Fed Cuts Rates to Prevent Slump
The Federal Reserve cut a key interest rate for the first time in four years, seeking with an aggressive half-point move to prevent a steep housing slump and turbulent financial markets from triggering a recession.
The Associated Press reported that the Fed announced today (Sept. 18) that it was reducing its target for the federal funds rate, the interest that banks charge each other, from 5.25% to 4.75%. The half-point reduction was double the quarter-point move that many economists had been expecting.
A jubilant Wall Street sent the Dow Jones industrial average up more than 200 points shortly after the Fed announced its move.
The action was designed to boost economic growth by lowering borrowing costs for millions of consumers and businesses. Commercial banks were expected to quickly match the Fed's action by cutting their prime lending rate. The prime rate has been at 8.25% for the past 15 months.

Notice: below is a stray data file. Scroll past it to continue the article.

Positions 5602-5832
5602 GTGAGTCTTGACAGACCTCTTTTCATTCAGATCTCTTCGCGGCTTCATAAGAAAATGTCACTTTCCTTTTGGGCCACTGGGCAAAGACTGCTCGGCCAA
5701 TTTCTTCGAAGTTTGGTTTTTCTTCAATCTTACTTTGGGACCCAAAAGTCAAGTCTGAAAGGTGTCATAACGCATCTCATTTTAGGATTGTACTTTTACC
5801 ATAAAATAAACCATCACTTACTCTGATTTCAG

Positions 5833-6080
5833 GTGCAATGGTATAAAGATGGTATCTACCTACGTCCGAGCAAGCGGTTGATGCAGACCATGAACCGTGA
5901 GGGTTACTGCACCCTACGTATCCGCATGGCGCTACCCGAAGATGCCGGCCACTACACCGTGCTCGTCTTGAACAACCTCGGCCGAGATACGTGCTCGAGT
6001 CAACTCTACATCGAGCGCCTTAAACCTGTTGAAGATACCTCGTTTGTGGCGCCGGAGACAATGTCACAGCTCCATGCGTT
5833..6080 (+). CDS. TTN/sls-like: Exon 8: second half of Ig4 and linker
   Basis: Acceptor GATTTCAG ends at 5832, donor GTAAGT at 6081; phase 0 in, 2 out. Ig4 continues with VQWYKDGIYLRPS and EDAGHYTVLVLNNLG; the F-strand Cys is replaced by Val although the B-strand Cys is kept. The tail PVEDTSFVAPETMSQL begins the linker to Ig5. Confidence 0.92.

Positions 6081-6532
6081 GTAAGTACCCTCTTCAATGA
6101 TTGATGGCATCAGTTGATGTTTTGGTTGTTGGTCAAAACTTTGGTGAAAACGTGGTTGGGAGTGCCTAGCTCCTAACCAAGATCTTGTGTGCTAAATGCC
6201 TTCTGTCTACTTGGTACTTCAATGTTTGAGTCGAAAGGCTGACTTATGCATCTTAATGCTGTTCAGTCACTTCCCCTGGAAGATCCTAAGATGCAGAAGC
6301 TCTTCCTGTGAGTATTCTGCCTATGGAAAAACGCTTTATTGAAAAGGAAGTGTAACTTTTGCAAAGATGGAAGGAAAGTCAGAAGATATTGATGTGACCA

The Fed's action came in the midst of the worst slump in housing in 16 years. That downturn has triggered record defaults in subprime mortgages and roiled financial markets around the globe as investors have become worried about where the spreading credit problems will next appear.
The financial market turmoil represents the first major test for Fed Chairman Ben Bernanke, who took over from the venerable Alan Greenspan in February 2006.
In addition to cutting the federal funds rate by a half point, the central bank also reduced its discount rate, the interest it charges in making direct loans to banks, by a half-point as well.
The Fed had also cut the discount rate on Aug. 17 as it scrambled to respond to the growing credit crisis.
In explaining its action, the Fed said that "the tightening of credit conditions has the potential to intensify the housing correction and to restrain economic growth more generally."